Facebook Messages: Need to know

Facebook Messages could be a game changer, but what is it and will it really kill off traditional clients like Gmail et al?

Various parties have praised Messages for using its Other' box to filter out any spam, but some have questioned whether this will prove effective.

Graham Cluley, Sophos senior technology consultant, also made the point that Facebook did not explain how they will deal with spam and malware sent from accounts belonging to your Facebook friends something which has become increasingly troublesome for users recently.

The simple truth is, it is highly unlikely your Messages account will block out all threats.

Saying that, the fact that Messages is really just for conversations means you should get much less spam than you do when using other email services.

So is my email data more secure using Messages?

Not really. Expect Facebook to be under some serious scrutiny with how it handles your data, especially given the social networking behemoth will be storing a complete archive of all of your conversations. Users may also be angered at the inability to delete individual messages, only entire conversations.

This kind of conversational data is something hackers will be going after, particularly if more carefree users decide to share banking details across the platform. Facebook will need to be more secure than ever before with the introduction of Messages.

Furthermore, by offering more services, Facebook has essentially opened itself up to more avenues for attack. For instance, users can now attach files that could contain spam messages or even be infected with malware, as Cluley pointed out.

The message is just to stay vigilant and if you do find any bugs, report them to Facebook as soon as you can.

Is Messages really the Gmail killer everyone has been talking about?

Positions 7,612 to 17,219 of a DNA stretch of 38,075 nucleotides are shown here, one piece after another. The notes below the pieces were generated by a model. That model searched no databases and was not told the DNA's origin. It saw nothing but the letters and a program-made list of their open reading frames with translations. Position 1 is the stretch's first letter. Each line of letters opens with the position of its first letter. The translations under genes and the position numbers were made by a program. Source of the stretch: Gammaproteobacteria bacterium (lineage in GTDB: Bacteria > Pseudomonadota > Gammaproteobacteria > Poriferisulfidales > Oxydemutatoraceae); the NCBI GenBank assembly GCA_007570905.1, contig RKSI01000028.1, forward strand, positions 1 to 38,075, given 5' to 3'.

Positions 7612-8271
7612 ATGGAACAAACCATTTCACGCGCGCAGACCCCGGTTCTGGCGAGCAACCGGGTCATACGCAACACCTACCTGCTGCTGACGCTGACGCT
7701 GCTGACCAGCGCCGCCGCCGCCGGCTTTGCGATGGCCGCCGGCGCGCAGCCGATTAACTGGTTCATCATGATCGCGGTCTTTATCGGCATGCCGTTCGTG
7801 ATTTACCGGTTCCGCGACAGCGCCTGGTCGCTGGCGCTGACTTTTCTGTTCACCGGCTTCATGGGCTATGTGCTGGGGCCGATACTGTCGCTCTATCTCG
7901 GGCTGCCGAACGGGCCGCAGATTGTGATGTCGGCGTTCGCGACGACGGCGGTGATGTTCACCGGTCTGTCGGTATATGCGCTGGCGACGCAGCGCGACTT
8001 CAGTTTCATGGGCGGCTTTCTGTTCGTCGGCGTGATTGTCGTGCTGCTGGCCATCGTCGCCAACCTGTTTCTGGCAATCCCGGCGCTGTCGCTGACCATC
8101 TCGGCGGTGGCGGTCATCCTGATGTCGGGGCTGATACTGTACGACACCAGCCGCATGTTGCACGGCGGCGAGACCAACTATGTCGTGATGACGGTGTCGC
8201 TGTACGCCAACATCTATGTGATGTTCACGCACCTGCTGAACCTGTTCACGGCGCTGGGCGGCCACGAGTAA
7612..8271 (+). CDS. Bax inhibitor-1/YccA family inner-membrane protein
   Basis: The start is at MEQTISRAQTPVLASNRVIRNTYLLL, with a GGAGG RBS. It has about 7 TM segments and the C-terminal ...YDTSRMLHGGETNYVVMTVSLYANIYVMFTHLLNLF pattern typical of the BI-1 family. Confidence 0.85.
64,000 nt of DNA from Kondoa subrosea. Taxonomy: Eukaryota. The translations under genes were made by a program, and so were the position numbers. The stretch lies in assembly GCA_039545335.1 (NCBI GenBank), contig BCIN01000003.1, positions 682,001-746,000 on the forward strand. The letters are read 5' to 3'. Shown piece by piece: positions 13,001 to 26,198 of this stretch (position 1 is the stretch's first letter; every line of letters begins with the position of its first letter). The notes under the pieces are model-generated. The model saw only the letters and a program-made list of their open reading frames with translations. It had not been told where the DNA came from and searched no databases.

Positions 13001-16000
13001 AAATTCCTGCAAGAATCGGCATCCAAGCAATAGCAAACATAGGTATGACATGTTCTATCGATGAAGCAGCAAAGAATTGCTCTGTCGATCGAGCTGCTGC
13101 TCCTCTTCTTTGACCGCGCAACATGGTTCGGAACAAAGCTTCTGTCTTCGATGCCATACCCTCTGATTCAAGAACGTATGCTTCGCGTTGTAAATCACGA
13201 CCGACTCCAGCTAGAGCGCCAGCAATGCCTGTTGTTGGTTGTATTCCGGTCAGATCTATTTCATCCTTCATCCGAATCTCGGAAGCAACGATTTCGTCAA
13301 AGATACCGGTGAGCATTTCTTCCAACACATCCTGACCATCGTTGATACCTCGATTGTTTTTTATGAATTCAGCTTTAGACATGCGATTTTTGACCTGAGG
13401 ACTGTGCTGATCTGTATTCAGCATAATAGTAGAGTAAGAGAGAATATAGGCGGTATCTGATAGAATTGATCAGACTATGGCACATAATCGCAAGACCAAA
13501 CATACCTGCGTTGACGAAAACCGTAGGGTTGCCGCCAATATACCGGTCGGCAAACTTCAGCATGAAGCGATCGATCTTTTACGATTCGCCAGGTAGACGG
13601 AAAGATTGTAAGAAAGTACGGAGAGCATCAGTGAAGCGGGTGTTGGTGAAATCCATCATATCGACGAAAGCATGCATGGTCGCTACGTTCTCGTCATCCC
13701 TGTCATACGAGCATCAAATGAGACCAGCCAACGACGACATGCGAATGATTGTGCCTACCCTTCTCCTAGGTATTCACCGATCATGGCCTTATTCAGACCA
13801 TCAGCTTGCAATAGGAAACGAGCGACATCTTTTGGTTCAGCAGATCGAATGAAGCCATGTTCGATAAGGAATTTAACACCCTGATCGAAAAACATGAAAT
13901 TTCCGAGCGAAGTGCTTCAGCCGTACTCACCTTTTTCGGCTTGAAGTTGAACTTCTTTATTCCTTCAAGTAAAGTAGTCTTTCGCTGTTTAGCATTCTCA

According to Facebook, "Messages is not email," regardless of the @facebook option. However, this does not necessarily mean the new service will not challenge the traditional email model.

Firstly, analyst companies have been talking about the transition from using email to social networks for some time, and that includes within businesses. Given the apparent simplicity of use with a less cluttered system, and the fact that Messages is essentially a form of unified communications, the service has clear benefits over other options like Gmail.

However, this service is solely for conversations, not for transactions or advertising, which makes up a significant portion of email. Internet banking, for example, will still rely heavily on standard email. It will not use Messages, that's for sure.

Furthermore, there are no subject lines or what Facebook calls "other formalities" that come with traditional email. Some users will surely want to have these little notifiers, not just because it is what they have grown accustomed to, but because they can provide the useful nuggets of information needed to determine whether an email is worth reading or not.

So, other email clients like Google's will survive, even if usage levels will likely drop due to the quality in Facebook Messages' convergence qualities and ease of use. The email market will be disrupted, but it will not be shattered.

Featured Resources

Digital document processes in 2020: A spotlight on Western Europe

The shift from best practice to business necessity

Download now

Four security considerations for cloud migration

The good, the bad, and the ugly of cloud computing

Download now

VR leads the way in manufacturing

How VR is digitally transforming our world

Download now

Deeper than digital

Top-performing modern enterprises show why more perfect software is fundamental to success

Download now

Most Popular

The top 12 password-cracking techniques used by hackers

The top 12 password-cracking techniques used by hackers

5 Oct 2020
iPhone 12 lineup official with A14 Bionic chip and 5G support
Mobile Phones

iPhone 12 lineup official with A14 Bionic chip and 5G support

13 Oct 2020
Google blocked record-breaking 2.5Tbps DDoS attack in 2017

Google blocked record-breaking 2.5Tbps DDoS attack in 2017

19 Oct 2020